MCINTYRE: And then I remember one evening getting a call from a coworker where he had gotten word from Wyoming that the eighth wolf was dead. And I think the wording was that it was a gray female, which would have been a description of '06. So I went to bed that night realizing that it may well be her. And then as I was driving in before sunrise the next morning, I got a text. And it was confirmation that, yes, it was '06. And unfortunately at that point, my job was to tell everyone that had known her so well that she had died. And that was pretty hard.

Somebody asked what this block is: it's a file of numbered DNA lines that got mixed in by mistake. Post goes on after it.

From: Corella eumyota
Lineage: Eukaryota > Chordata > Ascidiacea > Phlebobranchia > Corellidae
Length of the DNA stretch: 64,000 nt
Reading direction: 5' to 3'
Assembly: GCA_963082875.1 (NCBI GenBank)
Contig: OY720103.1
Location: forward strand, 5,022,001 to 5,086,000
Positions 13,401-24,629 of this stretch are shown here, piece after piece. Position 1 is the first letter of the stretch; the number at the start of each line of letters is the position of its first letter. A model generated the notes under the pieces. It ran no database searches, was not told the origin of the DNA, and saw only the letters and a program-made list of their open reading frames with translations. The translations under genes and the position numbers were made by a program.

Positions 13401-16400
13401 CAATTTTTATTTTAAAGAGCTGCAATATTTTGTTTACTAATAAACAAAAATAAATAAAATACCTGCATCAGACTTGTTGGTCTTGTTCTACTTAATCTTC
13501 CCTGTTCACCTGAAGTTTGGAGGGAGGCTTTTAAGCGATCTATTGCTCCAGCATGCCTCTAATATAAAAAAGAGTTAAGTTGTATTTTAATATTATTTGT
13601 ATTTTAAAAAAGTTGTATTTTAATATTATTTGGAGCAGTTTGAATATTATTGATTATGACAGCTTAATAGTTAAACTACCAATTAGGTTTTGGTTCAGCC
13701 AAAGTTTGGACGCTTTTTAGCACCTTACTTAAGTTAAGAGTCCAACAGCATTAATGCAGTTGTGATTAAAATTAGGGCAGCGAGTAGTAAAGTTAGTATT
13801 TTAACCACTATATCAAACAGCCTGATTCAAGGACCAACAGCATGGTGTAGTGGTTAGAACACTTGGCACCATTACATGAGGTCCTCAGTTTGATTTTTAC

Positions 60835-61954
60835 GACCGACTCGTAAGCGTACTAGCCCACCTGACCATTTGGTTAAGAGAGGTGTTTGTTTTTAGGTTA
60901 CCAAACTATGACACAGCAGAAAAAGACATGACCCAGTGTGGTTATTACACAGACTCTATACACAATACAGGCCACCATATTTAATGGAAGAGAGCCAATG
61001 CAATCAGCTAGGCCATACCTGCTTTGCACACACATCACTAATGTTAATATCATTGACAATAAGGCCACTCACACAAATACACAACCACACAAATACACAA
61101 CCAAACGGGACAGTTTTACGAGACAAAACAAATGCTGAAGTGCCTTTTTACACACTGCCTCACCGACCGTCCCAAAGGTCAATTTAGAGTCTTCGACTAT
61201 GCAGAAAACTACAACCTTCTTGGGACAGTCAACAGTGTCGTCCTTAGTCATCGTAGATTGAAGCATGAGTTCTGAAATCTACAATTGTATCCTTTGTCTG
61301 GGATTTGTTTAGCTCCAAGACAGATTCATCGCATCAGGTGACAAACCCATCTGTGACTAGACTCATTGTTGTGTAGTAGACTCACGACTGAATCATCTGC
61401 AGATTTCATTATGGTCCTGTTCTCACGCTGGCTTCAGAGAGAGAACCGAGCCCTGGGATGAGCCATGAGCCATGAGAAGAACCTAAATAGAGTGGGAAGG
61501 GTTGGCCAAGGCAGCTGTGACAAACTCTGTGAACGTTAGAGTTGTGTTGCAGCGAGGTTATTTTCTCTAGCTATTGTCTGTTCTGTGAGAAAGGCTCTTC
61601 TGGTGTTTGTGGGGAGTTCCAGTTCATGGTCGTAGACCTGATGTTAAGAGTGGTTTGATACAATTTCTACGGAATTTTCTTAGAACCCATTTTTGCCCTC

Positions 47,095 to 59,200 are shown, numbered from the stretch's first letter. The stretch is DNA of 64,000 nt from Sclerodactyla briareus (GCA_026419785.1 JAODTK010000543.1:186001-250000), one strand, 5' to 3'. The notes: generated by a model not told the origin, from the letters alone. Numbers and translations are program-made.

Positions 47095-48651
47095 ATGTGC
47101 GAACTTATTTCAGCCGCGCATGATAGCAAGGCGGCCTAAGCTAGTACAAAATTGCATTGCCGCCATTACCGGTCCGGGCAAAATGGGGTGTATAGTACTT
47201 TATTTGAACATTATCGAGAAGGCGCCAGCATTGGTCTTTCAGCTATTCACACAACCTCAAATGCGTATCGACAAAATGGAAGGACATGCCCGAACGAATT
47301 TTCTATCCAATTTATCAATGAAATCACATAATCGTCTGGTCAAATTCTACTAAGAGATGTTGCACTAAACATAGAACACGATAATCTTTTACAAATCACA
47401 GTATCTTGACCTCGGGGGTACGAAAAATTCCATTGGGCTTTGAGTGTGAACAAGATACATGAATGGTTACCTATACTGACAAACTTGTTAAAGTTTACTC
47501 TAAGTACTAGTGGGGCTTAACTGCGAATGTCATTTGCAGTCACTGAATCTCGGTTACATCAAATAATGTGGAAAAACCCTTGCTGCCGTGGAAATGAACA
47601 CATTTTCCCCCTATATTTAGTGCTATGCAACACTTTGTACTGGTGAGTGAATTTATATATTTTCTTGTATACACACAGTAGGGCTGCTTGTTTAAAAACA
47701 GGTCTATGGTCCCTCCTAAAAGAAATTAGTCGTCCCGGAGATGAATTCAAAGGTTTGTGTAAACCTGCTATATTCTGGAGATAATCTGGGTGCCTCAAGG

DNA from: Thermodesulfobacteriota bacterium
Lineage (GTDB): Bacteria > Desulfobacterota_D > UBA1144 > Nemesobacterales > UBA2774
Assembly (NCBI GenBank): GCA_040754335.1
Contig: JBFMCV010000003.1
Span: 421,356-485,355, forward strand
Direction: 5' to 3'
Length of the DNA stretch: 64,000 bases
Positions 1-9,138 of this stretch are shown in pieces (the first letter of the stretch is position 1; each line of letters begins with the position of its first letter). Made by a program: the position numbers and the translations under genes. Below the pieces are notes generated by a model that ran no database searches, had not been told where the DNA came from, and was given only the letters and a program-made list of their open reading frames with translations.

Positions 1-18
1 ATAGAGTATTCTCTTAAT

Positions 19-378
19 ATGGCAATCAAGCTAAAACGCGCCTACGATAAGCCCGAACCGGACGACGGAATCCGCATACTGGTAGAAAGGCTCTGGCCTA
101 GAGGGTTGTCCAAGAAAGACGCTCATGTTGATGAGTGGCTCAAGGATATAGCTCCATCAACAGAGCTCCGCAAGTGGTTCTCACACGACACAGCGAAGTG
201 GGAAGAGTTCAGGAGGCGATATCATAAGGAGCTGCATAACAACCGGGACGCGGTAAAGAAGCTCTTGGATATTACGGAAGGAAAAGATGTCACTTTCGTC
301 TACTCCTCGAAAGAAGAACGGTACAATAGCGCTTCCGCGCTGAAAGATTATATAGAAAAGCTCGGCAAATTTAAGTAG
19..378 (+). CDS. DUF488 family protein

SMITH: I didn't think they'd get her, and they did. And why they did, I don't know. I thought she was immune. But it's naive to think that we have a wolf running around in Yellowstone that's untouched by humans. And there is a part of me that wishes that was true, that wolves like '06 could be forever wild. So it's painful to confront it and say, we just don't live in that kind of world anymore.
ROSENBERG: In other words, collar or no collar, hunting quota or no hunting quota, wolves only live in Yellowstone so long as we want them there. And that was very much on Rick's mind the next spring when he was asked to give a talk to some school kids in a neighboring town.